“I hate you!” he yells as he slams the bedroom door.
The words hang in the air as you stand there unable to move.
Within seconds, your body is flooded with anger. You bang on the door yelling, “How dare you say that to me?!”
And then a thought grips you.
Maybe it’s true. Maybe he really does hate you.
How do you respond?
If you’ve ever had the unfortunate experience of hearing your child say, “I hate you,” then you may be familiar with the jumble of emotions that follow. Confusion, frustration, anger, sadness, and hurt, just to name a few.
It’s out of these emotions that you try your best to respond: “You don’t mean that.” And, “Well, I love you.” Or, “That’s it! You’re grounded!”
Unfortunately, you’ve probably found that these responses don’t usually work. In fact, sometimes they make things worse.
In order to find a response that works, you need to see what is hiding behind your child’s statement.
Why kids say, “I hate you.”
The words “I hate you” are often an automatic response. They are easy to say and require little to no thinking. Plus, they pack an emotional punch.
But for most kids, this phrase is not exactly what they want to say. These words come from an emotionally reactive part of the brain, not a logical, thinking part.
If your child was calm, had alternative words to use, and felt safe expressing their thoughts to you, the phrase may sound something like:
“I’m upset with your decision.”
“I’m having trouble regulating my emotions right now.”
“I need your help solving this problem.”
“This seems unfair.”
“This situation is too much for me to handle.”
“I don’t know how to tell you that I’m upset.”
“I disagree with this plan.”
“I am sad and lonely.”
“I don’t feel heard.”
“I feel rushed, stressed, and pressured.”
Wouldn’t it be nice to hear these statements instead? You can! But it will take work.
Your Child Needs Your Help
I know you want a quick fix. You want your child to just stop saying it because you told them to stop saying it. Unfortunately, choosing a different response over the easier “I hate you,” is something your child needs to learn and practice.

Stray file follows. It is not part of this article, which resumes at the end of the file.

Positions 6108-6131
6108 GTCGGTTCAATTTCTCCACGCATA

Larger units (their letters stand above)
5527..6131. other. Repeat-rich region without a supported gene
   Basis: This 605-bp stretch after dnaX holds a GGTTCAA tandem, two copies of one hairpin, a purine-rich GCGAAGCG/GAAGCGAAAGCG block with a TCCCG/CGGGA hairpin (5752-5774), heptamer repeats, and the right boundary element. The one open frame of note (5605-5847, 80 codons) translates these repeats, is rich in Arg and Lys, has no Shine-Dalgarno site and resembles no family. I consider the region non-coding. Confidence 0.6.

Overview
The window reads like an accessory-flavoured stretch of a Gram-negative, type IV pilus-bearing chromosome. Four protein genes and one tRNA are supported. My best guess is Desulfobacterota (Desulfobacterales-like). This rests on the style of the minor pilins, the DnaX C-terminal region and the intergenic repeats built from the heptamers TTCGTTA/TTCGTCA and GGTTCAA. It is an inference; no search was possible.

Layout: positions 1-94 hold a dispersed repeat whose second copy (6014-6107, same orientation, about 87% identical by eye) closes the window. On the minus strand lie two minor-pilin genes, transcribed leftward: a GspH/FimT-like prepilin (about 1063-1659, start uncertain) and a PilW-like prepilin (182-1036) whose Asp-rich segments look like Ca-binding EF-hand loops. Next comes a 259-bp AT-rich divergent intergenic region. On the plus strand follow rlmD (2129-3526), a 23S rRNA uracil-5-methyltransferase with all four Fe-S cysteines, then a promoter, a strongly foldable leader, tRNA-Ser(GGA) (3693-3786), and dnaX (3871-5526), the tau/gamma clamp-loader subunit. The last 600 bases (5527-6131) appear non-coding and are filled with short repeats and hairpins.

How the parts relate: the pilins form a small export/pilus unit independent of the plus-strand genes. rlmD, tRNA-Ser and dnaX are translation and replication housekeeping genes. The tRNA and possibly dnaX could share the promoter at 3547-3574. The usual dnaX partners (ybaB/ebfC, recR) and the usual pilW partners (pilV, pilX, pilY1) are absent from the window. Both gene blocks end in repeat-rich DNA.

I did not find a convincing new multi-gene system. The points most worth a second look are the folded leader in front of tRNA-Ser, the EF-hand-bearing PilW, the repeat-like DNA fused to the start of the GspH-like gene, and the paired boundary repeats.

Here are some tips for responding in the moment:
- Respond with Empathy: Put yourself in your child’s shoes. What was going on? How do you think they feel right now? “I know it seems unfair.” Or, “I can tell you disagree with my decision.”
- Set Firm Boundaries: Remind your child about acceptable ways to express their feelings by being assertive, and still empathetic, “Whoa! I can hear that you are upset and that phrase is hurtful.”
- Let the Dust Settle: Sometimes you can move forward with the conversation, but sometimes you need to give everyone a chance to cool down. This is not the time to punish or give a consequence.
Of course saying, “I hate you” is not OK, and the disrespect needs to be addressed. However, when your child is in a heightened emotional state they are not ready to learn. They aren’t going to take your teaching to heart. And it won’t change their future behavior.
Once everyone is calm, you can address this unwanted behavior.
- Rephrase or Do-Over: Once everyone is calm, you can ask your child to express their feelings another way. If this is difficult, you can model it for them until they feel more comfortable, “You really wanted me to understand your story, and I was feeling confused. You felt frustrated.”
- Problem-Solve: Sit down together and talk about the underlying problem or the things that usually lead to your child saying, “I hate you.” Brainstorm solutions to the problem together. Role play different scenarios. Write out alternative phrases they could use or coping skills they could try.
- Build or Repair Connection: Sometimes, this phrase is a sign that your child is feeling disconnected from you. Instead of pushing your child away, bring them in closer! Focus on ways to strengthen your relationship. As your relationship improves, you may see a decrease in these angry outbursts.
Is there a bigger problem?
Maybe the words “I hate you” are the least of your concerns. Your child seems to be constantly angry, irritable, and unwilling to cooperate. Sometimes they become violent, throwing things, hurting themselves or others. You know your child. If you suspect that your child’s anger is getting too big, or if you feel overwhelmed by the thought of trying to help them manage their big feelings, please seek help from a mental health professional. Don’t wait and see if it gets better on its own. Therapy will give your child the skills they need to manage their big emotions in a healthy way.